варианты: 1 Самообразование 2 Самонаправление в обучении

Mark K. Smith, “Self-direction in learning”, public translation into English from English More about this translation.

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Self-direction in learning

1 Самообразование
2 Самонаправление в обучении

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Self-direction in learning. Many books and articles about lifelong learning talk glibly about self direction. Too often this idea is seen as unproblematic – an obvious good. But things are not quite as they seem.

Contents: Tough – self education and learning projects · product and process · Knowles – process and the rationale for self-directed learning · Tough – self education and learning projects · some problems · further reading

‘The most important attitude that can be formed’, wrote John Dewey, ‘is that of the desire to go on learning’. Here we explore some of the key issues around the idea of self-direction in learning. We also look at the contribution of Alan Tough and Malcolm Knowles – two of the key North American promoters of self directed learning and associated notions.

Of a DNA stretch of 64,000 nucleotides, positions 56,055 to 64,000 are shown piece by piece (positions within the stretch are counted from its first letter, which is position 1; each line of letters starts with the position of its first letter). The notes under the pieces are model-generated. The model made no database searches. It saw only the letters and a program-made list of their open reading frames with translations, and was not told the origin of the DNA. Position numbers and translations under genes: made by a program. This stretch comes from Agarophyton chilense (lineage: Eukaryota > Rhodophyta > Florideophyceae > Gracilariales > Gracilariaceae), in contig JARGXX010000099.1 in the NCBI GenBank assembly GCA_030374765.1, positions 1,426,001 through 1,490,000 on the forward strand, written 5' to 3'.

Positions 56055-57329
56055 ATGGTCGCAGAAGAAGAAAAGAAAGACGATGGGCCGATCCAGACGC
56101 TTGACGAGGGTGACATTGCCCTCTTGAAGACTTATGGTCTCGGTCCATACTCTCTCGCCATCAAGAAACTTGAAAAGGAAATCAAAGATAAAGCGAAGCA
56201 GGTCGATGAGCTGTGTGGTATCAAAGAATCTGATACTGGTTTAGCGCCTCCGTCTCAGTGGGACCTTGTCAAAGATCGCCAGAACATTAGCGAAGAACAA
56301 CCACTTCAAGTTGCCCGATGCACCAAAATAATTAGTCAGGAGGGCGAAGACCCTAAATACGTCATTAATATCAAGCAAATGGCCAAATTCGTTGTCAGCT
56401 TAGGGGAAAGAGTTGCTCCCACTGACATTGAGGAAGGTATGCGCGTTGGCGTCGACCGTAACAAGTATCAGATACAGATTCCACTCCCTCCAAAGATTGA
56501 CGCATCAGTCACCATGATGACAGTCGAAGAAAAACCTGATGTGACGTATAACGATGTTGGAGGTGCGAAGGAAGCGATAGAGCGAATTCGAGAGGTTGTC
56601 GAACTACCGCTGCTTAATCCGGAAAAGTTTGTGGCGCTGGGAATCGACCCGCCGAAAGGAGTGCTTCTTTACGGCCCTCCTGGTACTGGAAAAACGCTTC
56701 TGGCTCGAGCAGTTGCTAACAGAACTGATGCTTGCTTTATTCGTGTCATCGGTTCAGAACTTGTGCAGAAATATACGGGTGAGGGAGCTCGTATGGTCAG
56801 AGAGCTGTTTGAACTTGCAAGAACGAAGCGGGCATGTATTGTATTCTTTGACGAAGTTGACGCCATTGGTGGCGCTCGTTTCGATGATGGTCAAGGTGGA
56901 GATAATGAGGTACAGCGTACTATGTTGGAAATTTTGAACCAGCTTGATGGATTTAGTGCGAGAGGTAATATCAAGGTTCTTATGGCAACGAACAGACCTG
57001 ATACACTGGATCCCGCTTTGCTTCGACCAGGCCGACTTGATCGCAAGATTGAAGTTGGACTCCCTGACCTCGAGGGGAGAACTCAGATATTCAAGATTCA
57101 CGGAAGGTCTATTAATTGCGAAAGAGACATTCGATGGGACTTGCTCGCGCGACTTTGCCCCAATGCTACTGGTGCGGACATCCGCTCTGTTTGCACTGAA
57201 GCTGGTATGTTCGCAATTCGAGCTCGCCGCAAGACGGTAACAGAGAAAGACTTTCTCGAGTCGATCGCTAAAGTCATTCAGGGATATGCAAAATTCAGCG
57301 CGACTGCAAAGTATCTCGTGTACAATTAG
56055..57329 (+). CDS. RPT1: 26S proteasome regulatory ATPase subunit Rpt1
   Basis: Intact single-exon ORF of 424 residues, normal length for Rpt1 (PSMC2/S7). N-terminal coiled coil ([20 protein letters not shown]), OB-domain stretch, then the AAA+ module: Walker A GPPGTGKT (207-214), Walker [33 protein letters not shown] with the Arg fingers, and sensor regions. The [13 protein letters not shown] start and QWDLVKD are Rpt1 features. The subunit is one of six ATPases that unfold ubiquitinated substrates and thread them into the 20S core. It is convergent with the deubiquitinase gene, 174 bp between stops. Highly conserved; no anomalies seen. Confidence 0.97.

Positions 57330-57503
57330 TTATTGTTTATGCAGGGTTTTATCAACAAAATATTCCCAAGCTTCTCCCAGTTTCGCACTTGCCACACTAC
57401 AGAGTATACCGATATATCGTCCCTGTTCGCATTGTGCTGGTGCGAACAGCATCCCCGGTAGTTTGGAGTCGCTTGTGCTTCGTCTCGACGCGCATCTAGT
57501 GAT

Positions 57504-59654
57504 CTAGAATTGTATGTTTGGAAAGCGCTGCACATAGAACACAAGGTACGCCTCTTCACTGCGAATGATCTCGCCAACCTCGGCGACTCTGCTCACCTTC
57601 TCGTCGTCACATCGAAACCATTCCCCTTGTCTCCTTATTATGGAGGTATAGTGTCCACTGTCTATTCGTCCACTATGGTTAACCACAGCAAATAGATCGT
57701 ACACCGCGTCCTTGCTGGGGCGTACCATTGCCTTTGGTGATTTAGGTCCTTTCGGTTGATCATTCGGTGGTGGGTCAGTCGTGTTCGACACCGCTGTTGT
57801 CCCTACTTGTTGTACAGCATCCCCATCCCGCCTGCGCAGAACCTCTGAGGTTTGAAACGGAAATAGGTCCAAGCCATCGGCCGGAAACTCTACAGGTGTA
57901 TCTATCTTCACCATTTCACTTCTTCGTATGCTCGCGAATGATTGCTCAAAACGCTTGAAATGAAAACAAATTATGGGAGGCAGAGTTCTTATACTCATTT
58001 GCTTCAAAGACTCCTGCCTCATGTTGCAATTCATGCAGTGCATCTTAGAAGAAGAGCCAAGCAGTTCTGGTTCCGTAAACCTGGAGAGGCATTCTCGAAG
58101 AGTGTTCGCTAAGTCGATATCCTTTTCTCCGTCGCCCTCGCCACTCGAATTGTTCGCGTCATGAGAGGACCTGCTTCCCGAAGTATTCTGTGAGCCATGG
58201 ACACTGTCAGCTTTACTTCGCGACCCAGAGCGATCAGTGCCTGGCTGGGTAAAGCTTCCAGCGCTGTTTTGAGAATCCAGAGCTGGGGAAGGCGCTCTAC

Tough: self education and learning projects

Various studies indicate that learning projects are undertaken by individuals outside of formal education provision on a substantial scale. For example a survey of adult learning undertaken by Sargant in the UK revealed that one in six people are trying to learn about or teach themselves something informally – at home, at work, or elsewhere (1991: 15) (see participation in learning). In other words , what we have here is a substantial body of people engaged in the process of what might be described as self-directed learning.

One of the key points of reference concerning such learning has been the work of Alan Tough. In a famous American study (1967) he initially described this process as ‘self-teaching’. In such circumstances, learners assumed responsibility for planning and directing the course of study. As he developed his approach Tough tended to conceptualise his approach in terms of learning projects. Having established the existence of self-learning projects to his own satisfaction, Tough then went on to describe what he saw as the 13 key stepped, decision points about choosing what, where and how to learn. He assumed that adults have a sound range of abilities for planning and guiding their learning. (See lifelong learning).

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